Travelers might be familiar with the little foil-wrapped chocolates presented on pillows of some hotel beds. At Couture’s maple shop and bed & breakfast in Westfield near Vermont’s Jay Peak resort, guests will find a different and thoroughly homegrown sweet treat on their pillow: pure maple candy.
But you don’t need to be an overnight guest to sample this sweetness. The Coutures’ maple products are available not only at their bed & breakfast and on-farm shop—where visitors might even be lucky enough to see the maple elves at work crafting the delicious magic from scratch—but also via their online store, which ships the unique taste of Vermont all over the world.
Pauline and Jacques Couture started their dairy herd at Missisquoi Valley Farm in 1970 and built their first sugar house to boil down sap from the farm’s woodlands into maple syrup a year later. Along with the bed and breakfast, it’s just another way that dairy farmers diversify their business, Jacques explains. The couple, who will celebrate their 50th anniversary this year, are both fifth-generation sugarmakers. “We do it partly because it’s in our blood,” Jacques says, “but also because we have this resource on the farm.”
Beyond the 120-acre maple sugarbush, where the Coutures set 7,500 taps each winter, they also use wood from their property to fire the maple evaporator. “It’s all part of our forest management plan,” Jacques details, noting that keeping the woods well-managed makes for healthier maple trees, too.
The Coutures are longtime leaders in the maple community and were named Vermont Maple Sugarmakers of the Year a few years back. Jacques served on the board of the Vermont Maple Sugarmakers for 30 years before recently “passing the torch,” but he has remained involved with the International Maple Syrup Institute. Couture’s Maple is also a repeat winner of regional contests including their most recent awards at the 2018 International Maple Contest in Concord, New Hampshire where they took overall Best in Show thanks to prizes for their Grade A Amber rich and their Grade A Very Dark Strong syrups, as well as their maple cream.
The word sugarmakers, Pauline explains, dates back to an era when the tree sap was boiled down beyond syrup; beyond the Coutures’ luscious, spreadable maple cream; and even beyond the maple candy stage. Back when the first sugarmakers worked the woods they now steward, there was no refrigeration or sterile packing equipment to preserve syrup, so the sap was simmered down until it lost all moisture to create big blocks of maple sugar that were often grated into finer granules for use.
At Couture’s Bed and Breakfast, every morning starts with a hearty, home-cooked breakfast and, naturally, all the maple syrup you want to lavish on Pauline’s pancakes or bowl of steaming oatmeal. “There’s plenty of maple here,” Jacques chuckles. “We let them pour their own.” Over the fifteen years that they’ve hosted guests, the couple has seen plenty of repeat visitors who come back for the beautiful location, proximity to the four-season Jay Peak Resort, and the fun of staying on a working dairy and maple operation. “Most of the time they don’t get up to go out to the barn with Jacques at 4:30 a.m., but they will go out later to the barn or to the sugarhouse,” Pauline notes. “And then they feel like they know the farmer behind the milk.”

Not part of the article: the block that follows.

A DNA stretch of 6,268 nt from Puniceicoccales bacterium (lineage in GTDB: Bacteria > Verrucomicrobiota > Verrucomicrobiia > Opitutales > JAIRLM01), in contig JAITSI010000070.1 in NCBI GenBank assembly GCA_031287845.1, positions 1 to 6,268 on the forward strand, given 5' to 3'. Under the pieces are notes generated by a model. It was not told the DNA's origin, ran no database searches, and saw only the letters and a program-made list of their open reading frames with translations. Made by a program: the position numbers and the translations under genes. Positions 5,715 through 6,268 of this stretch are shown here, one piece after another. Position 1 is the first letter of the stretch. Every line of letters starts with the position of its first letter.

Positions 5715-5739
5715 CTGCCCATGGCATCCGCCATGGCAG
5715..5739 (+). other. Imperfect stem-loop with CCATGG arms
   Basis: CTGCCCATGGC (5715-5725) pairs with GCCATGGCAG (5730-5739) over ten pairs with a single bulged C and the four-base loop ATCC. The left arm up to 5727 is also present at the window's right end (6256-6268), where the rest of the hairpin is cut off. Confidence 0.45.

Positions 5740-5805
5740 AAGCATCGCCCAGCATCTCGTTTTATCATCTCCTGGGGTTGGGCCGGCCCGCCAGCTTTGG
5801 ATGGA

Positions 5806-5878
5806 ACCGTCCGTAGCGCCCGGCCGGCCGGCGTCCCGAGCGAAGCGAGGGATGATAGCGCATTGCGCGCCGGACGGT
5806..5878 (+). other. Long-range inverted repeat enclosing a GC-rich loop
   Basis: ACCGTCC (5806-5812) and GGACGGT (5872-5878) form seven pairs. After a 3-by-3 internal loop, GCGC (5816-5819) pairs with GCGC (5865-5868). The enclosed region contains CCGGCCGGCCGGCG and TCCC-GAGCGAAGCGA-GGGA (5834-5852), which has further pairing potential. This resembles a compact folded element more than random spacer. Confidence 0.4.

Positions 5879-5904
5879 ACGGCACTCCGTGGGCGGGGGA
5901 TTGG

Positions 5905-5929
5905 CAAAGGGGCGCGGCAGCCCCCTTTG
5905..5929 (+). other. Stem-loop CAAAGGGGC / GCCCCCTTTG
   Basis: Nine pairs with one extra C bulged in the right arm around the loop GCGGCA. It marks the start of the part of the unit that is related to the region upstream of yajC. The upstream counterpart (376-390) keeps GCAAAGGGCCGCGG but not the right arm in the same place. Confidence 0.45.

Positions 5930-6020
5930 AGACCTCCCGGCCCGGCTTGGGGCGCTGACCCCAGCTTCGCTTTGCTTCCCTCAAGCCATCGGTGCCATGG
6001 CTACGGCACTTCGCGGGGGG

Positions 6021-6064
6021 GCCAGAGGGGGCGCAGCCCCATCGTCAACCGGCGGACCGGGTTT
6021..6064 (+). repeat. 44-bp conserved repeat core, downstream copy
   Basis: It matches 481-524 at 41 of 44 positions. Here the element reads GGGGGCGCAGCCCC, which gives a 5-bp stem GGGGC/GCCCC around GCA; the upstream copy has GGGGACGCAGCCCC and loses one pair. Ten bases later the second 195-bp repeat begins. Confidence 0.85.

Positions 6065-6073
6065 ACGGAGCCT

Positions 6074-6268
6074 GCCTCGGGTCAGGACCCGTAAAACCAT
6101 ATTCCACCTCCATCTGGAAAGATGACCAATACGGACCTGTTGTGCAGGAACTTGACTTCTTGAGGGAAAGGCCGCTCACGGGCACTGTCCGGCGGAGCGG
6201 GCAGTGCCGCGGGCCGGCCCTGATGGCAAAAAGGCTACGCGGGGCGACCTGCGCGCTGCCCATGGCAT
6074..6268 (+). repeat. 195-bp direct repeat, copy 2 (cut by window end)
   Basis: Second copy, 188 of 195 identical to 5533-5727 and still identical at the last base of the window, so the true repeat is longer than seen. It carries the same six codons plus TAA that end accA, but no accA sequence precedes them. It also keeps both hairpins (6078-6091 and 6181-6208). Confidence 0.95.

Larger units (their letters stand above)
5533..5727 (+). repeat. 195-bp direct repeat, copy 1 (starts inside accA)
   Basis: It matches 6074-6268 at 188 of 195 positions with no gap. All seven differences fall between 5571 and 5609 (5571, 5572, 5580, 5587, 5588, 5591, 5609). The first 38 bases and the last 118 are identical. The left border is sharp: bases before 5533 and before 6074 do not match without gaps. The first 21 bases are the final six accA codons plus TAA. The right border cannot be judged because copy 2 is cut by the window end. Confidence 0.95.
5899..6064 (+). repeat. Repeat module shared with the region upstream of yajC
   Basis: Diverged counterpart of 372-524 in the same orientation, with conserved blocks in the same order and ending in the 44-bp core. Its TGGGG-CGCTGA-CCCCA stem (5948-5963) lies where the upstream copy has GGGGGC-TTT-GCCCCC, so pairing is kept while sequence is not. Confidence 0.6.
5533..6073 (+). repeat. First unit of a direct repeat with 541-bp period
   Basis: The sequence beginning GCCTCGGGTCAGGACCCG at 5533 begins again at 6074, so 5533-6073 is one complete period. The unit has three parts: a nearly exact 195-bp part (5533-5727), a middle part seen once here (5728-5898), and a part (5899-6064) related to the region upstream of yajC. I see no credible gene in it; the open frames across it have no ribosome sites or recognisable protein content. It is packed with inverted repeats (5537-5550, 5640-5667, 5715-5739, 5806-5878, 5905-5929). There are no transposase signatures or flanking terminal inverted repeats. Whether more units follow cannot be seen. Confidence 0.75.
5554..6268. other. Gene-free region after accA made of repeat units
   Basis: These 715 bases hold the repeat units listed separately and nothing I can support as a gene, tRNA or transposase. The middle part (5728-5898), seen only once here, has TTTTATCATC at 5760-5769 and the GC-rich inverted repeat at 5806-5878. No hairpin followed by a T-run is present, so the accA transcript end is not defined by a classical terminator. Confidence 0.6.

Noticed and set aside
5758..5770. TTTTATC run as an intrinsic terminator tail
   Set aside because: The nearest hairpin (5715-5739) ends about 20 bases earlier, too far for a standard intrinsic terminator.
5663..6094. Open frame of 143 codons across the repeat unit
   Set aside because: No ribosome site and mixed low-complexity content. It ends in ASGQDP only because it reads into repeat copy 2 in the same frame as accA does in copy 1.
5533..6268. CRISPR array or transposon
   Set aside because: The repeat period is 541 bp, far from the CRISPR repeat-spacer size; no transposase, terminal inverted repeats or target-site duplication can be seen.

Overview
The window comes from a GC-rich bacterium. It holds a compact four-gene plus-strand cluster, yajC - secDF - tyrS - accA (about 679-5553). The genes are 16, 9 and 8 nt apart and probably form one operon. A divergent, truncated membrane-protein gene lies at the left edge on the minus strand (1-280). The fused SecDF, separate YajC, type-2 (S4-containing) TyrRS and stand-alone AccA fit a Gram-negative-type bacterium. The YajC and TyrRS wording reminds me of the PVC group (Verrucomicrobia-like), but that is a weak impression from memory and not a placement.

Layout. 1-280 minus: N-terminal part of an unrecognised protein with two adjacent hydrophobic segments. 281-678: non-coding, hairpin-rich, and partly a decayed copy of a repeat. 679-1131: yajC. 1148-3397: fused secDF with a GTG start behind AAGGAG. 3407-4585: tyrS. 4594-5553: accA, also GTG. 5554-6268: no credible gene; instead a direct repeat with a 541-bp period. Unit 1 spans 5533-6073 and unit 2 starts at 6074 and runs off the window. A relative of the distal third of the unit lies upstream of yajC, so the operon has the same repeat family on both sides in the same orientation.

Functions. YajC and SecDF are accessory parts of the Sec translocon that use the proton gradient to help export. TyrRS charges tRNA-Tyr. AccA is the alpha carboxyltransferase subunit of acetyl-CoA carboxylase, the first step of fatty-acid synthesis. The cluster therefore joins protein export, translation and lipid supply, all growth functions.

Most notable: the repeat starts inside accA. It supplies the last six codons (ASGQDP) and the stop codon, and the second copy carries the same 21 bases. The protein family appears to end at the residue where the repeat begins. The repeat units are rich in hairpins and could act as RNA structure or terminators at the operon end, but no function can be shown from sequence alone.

An annual opportunity for all to get to know the farmers behind both milk and maple comes with the annual Maple Open House Weekend. This year in Vermont it is the weekend of March 23-24 and, weather depending, the Coutures’ sugarhouse will be sweetly steaming. Every year, no matter what, Pauline cooks up a maple-inspired meal that is served to about 75 people on tables set up in the heated garage. The chili starts with her maple baked beans blended with the farm’s own ground beef plus some mild spices. She also bakes rolls using her staple maple-oatmeal bread dough recipe.
And, of course, there’s always the classic sugar on snow with dill pickles and donuts. Pauline explains the tradition of serving pickles with the soft maple candy that results when you drizzle hot syrup on cold snow: “The syrup is alkaline and the pickle balances it with acidity, so you can do sugar on snow, dill pickle, sugar on snow, dill pickle.”
Some of Jacques and Pauline’s six grown children and their families always come back to help with the busy weekend when a couple hundred people might come through to see the sugarhouse in action and taste the delicious results. Over the last couple years, a pair of young neighbors have played Irish music on their violin and guitar to add to the festive atmosphere.
It’s a joyful time on the farm. “It makes us feel good to have people come here and it’s a rite of spring. We know we’ve gotten through the worst of winter,” Jacques says. “The trees are coming out of dormancy. The sap is flowing. There’s a surge of new energy, a rebirth of your sprit. The soil warms up a little and the smell of the earth is also rejuvenating.”
Many Cabot co-op members are also sugarmakers. If you live in any of these states, check out a maple open house weekend near you, including:
Not close to a sugarhouse? No problem! You can still make sugar on snow. Watch a video of Pauline and Jacques Couture’s daughter, Julie Gizzi, showing you how.